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The United Nations Children's Fund (Unicef) estimated that 2.6 million children and adolescents in Haiti will need immediate humanitarian aid this year 2023.
The United Nations Children's Fund (Unicef) estimated that some 2.6 million children and adolescents in Haiti will need immediate humanitarian aid this year 2023 due to the severe crisis the Caribbean country is going through.
One in two children depends on humanitarian aid to survive this year in Haiti. Over the past two years, the number of Haitian children in need of humanitarian assistance has increased by half a million.
The number of Haitian children in need of humanitarian assistance increased by half a million in the last 2 years as increased armed violence, a cholera outbreak, food insecurity and inflation restricted their access to basic services, according to Unicef.
"This is one of the most difficult times to be a child or adolescent in Haiti since the 2010 earthquake, and the situation is getting worse by the day," Conille said.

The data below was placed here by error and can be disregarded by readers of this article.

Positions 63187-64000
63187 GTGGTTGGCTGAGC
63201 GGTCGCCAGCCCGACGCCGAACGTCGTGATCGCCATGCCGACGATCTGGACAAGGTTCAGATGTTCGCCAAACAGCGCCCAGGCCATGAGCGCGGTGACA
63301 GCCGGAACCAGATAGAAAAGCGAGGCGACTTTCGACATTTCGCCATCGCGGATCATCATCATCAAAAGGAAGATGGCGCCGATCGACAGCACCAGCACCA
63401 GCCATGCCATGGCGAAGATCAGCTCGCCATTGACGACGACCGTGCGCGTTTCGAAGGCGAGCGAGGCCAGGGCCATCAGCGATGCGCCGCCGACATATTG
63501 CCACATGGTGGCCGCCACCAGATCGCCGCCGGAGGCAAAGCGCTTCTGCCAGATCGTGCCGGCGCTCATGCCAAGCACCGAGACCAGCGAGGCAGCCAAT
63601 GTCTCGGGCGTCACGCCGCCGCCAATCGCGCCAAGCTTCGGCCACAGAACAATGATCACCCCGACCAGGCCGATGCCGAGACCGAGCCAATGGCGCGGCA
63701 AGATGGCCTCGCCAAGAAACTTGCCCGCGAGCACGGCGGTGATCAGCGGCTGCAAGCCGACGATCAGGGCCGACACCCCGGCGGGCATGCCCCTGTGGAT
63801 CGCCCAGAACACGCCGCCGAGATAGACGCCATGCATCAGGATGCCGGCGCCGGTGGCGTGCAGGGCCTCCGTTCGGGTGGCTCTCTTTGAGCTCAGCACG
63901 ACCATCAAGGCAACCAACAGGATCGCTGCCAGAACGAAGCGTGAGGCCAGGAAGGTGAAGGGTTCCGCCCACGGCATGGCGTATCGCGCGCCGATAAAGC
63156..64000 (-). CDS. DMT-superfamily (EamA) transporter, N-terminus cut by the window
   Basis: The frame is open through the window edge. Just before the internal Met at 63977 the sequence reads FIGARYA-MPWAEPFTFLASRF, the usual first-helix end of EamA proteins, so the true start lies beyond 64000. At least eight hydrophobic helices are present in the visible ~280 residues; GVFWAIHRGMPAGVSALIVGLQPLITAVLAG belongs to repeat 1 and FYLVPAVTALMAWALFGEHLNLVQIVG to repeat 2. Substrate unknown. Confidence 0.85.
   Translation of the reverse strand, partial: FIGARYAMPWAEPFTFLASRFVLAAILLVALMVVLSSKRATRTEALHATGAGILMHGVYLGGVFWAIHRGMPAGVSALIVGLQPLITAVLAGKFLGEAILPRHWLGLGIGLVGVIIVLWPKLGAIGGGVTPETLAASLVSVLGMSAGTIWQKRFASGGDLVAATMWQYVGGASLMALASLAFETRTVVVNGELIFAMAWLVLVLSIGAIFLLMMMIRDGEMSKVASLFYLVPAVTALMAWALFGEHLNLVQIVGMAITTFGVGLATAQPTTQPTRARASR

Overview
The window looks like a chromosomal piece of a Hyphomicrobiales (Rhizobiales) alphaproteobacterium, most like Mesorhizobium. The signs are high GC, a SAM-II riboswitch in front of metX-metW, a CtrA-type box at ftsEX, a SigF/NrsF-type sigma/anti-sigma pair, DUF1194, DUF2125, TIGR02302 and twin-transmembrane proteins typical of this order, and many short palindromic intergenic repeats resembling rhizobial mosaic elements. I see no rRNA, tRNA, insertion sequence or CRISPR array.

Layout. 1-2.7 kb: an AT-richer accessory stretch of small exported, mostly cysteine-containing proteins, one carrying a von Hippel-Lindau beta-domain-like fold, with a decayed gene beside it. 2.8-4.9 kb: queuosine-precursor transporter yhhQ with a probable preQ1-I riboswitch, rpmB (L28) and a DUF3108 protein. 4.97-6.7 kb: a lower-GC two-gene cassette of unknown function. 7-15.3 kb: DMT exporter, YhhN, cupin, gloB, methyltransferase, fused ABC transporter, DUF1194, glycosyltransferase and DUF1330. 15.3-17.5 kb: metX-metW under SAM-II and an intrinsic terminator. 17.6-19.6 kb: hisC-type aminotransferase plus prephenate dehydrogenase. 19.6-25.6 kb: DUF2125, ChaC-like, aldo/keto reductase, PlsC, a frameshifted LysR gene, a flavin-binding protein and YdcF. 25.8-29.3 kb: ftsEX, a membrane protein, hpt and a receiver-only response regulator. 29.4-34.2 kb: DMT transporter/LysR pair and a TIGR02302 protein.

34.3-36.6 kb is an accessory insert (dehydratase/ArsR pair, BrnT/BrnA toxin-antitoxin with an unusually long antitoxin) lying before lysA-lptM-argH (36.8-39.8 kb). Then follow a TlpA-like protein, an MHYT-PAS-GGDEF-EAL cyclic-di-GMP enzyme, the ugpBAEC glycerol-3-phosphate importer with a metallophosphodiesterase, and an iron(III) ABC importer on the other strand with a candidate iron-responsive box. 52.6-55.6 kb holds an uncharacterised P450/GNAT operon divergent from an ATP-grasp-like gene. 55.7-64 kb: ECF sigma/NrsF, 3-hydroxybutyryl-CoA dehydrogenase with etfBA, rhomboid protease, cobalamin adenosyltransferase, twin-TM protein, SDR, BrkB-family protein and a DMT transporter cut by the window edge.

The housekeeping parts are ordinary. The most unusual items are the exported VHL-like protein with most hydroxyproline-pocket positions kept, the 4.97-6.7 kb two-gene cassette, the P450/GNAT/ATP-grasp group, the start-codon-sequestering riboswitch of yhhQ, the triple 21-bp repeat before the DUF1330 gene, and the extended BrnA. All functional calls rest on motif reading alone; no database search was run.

The International Monetary Fund (IMF) on Monday approved the disbursement of $105 million to combat food shortages in Haiti, a country mired in a severe political, economic, security and health crisis, the financial body said.
With more than half of the population already below the poverty line and a cholera outbreak, the country is facing a severe humanitarian crisis, with a projected financing gap in fiscal year 2023 of at least $105 million, equivalent to 0.5 percent of Gross Domestic Product (GDP).
Providing aid relief in high risk areas is always a challenge. In Haiti, UNICEF teams work tirelessly to find new ways to reach vulnerable children in gang-controled neighborhoods. Thank you team @UNICEFHaiti for your commitment to protecting Haiti's future. Please stay safe. pic.twitter.com/PQUDhWSZmR
Schools, stores, embassies and even public institutions remained closed in Haiti, a country that experienced the day before a convulsive day of protests due to the murder of several policemen.
In the aftermath, Henry announced for this weekend a meeting with the Superior Council of the National Police and a council of ministers "to take all necessary measures so that these acts are not repeated.
Armed gangs control a large part of Port-au-Prince and its surroundings, spreading terror, forcing the population to abandon their homes and flee.